If you want Mellotron sounds in a rack unit, there's only one option: introducing the Memotron Rack...
What did you want when you were 17 years old? Oh, that. Sure. But, what I wanted, what I really, really wanted (as much as a zig‑a‑zig‑ah) was a Mellotron that I could carry around in a Tesco carrier bag. Now, three decades later, in a world replete with Mellotron samples and soft synths, is there still a place for a module that does nothing more than recreate the sounds of an instrument that fell largely into disuse three decades ago? Let's find out.
Unlike the Memotron keyboard, which boasts a beautiful lacquered finish, the Rack is powder‑coated. It still looks nice, but this type of paint is prone to chipping, so it will require care to remain pristine. The control hardware itself seems robust, but is minimal, comprising a volume control, a data-entry knob, an escape button, a huge on/off button and a tiny 4x20‑character screen. Unlike the keyboard version, there's no contrast control for the screen. Likewise there's no physical tone control, no physical half‑speed control, nor any knob to mix sounds, although, as we will see, these functions are available via MIDI Continuous Controllers.
Inputs and outputs are simple. There's a hole at the back for an IEC mains lead that feeds a proper 110/240V 50/60Hz power supply. Bravo! The other holes comprise two quarter‑inch audio outputs, plus MIDI In and Thru. At the front, there's a socket for stereo headphones, and another that receives a Compact Flash (CF) memory card, without which nothing will happen. This is because, lacking any form of internal non‑volatile memory, the Memotron Rack is empty when you switch it on and you have to load one or more sample sets before it will make a sound. However, unlike the keyboard, there's no CD drive, so the only way to do this is from a CF card. Happily, Manikin supply a 4GB card with the Rack, and as well as containing the company's Vintage and Studio collections, this provides ample space for additional libraries.
I covered the operation of the Memotron and the provenance of its sounds when I reviewed the keyboard in the September 2009 issue of SOS, so I won't rehash everything here. However, one thing bears repeating: despite being created by the person who supplied many of the sounds for GMedia's M‑Tron Pro, the Memotron library is not the same, and the Rack is not a hardware implementation of the soft synth. Nonetheless, it's compatible with GMedia's earlier .CPT file format, which means that you can load M‑Tron (although not M‑Tron Pro) libraries into it. You do so by copying them directly from the original CDs onto the CF card, which sounds very straightforward, but may not be, as I discovered. My MacBook Pro doesn't have a CF slot, whereas my older (and long retired) G4 only accepts PCMCIA cards. Fortunately, I had a PCMCIA‑to‑CF adaptor in the back of my Roland Fantom, so I grabbed this, resurrected the G4, and successfully transferred the files. To be honest, it's time that Manikin thought seriously about USB memory.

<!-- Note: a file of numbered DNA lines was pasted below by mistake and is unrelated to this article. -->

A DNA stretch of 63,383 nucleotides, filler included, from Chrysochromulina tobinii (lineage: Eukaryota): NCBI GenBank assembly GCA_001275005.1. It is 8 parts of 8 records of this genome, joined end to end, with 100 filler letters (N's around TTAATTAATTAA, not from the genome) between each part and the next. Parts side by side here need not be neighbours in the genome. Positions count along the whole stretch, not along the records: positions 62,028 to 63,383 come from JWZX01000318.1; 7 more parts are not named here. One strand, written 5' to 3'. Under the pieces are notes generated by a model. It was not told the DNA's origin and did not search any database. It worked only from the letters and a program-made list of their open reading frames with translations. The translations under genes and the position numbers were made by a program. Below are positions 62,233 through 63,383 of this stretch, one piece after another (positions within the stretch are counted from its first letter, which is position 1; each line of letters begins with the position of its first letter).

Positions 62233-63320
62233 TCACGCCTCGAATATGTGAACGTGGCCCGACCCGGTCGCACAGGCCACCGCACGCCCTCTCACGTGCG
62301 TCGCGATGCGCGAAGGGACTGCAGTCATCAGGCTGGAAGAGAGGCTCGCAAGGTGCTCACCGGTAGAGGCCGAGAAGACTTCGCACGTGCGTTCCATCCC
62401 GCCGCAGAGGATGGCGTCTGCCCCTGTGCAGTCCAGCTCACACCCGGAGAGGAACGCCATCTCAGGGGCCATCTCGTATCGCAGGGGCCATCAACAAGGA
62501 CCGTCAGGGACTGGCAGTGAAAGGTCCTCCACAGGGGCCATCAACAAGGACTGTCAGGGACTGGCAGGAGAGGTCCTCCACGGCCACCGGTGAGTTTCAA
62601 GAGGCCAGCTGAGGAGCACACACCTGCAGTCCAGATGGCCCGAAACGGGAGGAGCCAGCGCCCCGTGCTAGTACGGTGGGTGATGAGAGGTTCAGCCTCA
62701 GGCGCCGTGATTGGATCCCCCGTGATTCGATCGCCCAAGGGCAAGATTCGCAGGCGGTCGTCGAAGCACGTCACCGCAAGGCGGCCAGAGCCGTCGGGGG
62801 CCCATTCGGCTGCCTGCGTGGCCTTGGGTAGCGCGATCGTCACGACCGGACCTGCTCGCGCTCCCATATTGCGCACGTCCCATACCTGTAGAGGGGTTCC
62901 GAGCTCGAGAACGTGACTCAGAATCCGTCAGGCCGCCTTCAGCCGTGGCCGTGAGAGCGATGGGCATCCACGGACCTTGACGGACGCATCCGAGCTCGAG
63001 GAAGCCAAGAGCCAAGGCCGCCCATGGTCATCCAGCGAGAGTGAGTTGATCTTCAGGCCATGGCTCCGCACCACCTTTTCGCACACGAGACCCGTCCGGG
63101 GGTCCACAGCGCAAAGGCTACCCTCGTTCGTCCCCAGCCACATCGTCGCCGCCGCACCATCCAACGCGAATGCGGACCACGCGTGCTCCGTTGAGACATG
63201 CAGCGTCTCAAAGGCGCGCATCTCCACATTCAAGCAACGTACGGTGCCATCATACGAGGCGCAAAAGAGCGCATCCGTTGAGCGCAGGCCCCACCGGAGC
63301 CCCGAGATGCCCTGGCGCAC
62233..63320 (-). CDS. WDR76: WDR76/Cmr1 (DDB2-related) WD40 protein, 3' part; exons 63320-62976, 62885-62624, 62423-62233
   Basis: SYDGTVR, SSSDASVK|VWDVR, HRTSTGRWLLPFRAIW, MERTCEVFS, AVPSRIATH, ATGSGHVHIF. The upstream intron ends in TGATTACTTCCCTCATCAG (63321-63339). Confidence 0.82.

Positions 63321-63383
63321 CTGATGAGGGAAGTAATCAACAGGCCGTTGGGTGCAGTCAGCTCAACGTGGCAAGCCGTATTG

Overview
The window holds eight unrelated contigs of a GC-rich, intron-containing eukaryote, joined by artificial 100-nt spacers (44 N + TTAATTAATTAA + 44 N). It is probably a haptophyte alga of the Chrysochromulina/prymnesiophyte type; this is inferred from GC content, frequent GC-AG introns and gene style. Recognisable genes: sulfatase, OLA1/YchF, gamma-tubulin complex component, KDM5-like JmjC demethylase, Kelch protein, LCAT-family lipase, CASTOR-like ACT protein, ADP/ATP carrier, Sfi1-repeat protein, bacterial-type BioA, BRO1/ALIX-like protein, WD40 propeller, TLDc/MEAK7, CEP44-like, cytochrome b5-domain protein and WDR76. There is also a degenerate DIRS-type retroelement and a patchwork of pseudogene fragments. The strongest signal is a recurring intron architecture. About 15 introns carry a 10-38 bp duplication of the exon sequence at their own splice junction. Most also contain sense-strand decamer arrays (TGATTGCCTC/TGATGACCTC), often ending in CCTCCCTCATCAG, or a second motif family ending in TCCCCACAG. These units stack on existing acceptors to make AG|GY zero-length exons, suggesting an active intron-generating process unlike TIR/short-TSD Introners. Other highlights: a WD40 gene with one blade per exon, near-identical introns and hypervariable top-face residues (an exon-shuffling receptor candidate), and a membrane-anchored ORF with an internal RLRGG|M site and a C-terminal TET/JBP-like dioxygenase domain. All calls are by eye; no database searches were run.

The Memotron Rack offers six memory slots (called 'tracks') rather than the three in the keyboard, and once you've loaded a sound into any of these, you can tailor it by selecting the MIDI channel to which it will respond, its position on the keyboard, the note range over which it will respond, its relative volume, its attack and release times, its pan, whether it responds to MIDI velocity, and whether it's layered with other sounds occupying the same keys, or whether it's mixed in a way that's analogous to moving the tape heads on a Mellotron. The choice of six tracks, dual outputs, panning and mixing is not accidental; it allows you to recreate setups almost identical to a Mellotron MkI or MkII, making it ideal for all of your 'Watcher Of The Skies' tributes.